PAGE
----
& Area Guide
Just who is Cynthia Niedland?
By STEVE PERSHALL
© St. Petersburg Times, published May 12, 2000
Thirteen years have passed since Cynthia Niedland lived in St. Petersburg, but she remembers the place well.
"That's where I did all my partying, growing up," Niedland, 37, said from New York this week. "All filmmakers must have something to tell stories about, you know. I didn't know what I was missing until I left."
Niedland lived here from 1978 to 1987, attending the Canterbury School and St. Petersburg Junior College before moving to New York. Odd jobs and travel occupied her time until 1996 when she enrolled in the University of Central Florida film school. Niedland returns to St. Petersburg to visit her sister, Jennifer Parrish.
Niedland became interested in documentary filmmaking at UCF, prompting another move -- to Manhattan and the City College of New York media arts program. Niedland is graduating soon, with one more assignment to complete.
Later this month, Niedland's short documentary, Who Is Alice Guy?, will be showcased at the CityVisions film festival, a fund raiser for the CCNY film program.
"I'm very excited about that," Niedland said. This is a calling card for me, hoping to get a break on the documentary festival circuit."
Exactly who is Alice Guy (pronounced GHEE)? She is probably the most prolific female filmmaker you've never heard about. The French artist was part of cinema's origins in 1896, credited by the Internet Movie Database with making 229 films. Niedland says the total could exceed 700 films.
"Back then, they were mostly one- and two-reelers, maybe 15 to 30 minutes in length," Niedland said. "And very few people know about her. I was in undergraduate film school for two years and she was never mentioned."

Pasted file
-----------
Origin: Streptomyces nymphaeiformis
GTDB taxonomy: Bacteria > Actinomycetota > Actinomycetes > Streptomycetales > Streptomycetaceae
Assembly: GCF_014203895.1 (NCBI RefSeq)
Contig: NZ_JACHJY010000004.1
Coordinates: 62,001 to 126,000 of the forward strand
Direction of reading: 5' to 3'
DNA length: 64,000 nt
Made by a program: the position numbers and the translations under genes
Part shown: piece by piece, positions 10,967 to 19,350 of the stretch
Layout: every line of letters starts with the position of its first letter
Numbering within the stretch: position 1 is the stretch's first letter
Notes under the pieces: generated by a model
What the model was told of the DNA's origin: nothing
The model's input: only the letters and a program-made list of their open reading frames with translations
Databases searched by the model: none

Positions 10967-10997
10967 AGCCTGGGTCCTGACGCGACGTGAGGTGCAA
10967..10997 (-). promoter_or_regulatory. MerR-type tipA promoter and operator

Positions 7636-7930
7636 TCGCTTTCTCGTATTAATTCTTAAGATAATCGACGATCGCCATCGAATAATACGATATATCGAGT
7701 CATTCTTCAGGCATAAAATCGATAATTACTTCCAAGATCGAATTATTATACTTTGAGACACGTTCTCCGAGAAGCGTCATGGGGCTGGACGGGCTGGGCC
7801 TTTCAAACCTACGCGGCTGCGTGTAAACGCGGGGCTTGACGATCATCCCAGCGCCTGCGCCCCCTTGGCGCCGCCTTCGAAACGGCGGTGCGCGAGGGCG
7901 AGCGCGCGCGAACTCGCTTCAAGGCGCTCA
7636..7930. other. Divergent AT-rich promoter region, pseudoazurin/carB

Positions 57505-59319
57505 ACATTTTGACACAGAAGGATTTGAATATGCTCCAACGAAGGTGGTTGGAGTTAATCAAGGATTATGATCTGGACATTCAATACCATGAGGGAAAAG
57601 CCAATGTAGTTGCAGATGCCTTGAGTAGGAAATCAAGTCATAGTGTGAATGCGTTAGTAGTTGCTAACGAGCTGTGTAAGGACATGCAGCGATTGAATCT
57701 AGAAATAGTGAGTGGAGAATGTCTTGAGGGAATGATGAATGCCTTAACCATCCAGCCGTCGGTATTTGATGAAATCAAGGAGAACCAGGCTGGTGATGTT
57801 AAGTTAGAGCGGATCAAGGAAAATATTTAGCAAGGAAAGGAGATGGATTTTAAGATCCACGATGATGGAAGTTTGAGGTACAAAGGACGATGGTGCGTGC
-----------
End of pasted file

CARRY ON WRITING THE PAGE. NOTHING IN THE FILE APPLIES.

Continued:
Footage from several Guy films were located through French museums, movie studios and the Libray of Congress. Niedland incorporates interviews with film historians in the compact 20-minute production, including Anthony Slide, editor of the late filmmaker's autobiography.
"She matters greatly because, first of all, in 1900 she was a woman who became vice president of a film production company," Niedland said. "Back then, women were basically secretaries, if they had a career at all.
"She's an excellent role model for women of today. We should know that a woman made volumes of contributions to an industry so influential on our society. It's important that she's remembered for what she did."
CityVisions will be held May 23-25. For information about Niedland's film and the other competing entries, visit the festival Web site at http://www.ccny.cuny.edu/cfv/cityvisions.
FILMS WANTED -- The 15th annual Fort Lauderdale International Film Festival is now accepting entries from professional and student filmmakers. This year's festival is scheduled from Oct. 16 to Nov. 12.
Entry fees are $30 for shorts and $40 for features and documentaries. Forms are available on the festival Web site (http://www.fliff.com) or by calling (954) 760-9898.
Deadline for professional submissions is Sept. 1. Student entries have a Sept. 30 deadline.
Only films that have not secured distribution deals are eligible for competition. This year's schedule is expected to comprise more than 100 independent and foreign films. Yours could be one of them.
RUDE DEBUTS -- Three lowbrow comedies sneak into local theaters today without benefit of an advance screening for critics. If we have to remind you what that suggests, you haven't been paying attention.
The funniest thing about these movies may be their titles' placement on marquees. Enterprising employees can have a blast hanging names like Held Up, Whipped and Screwed.
Paying customers might feel that way after wasting time and money on these movies.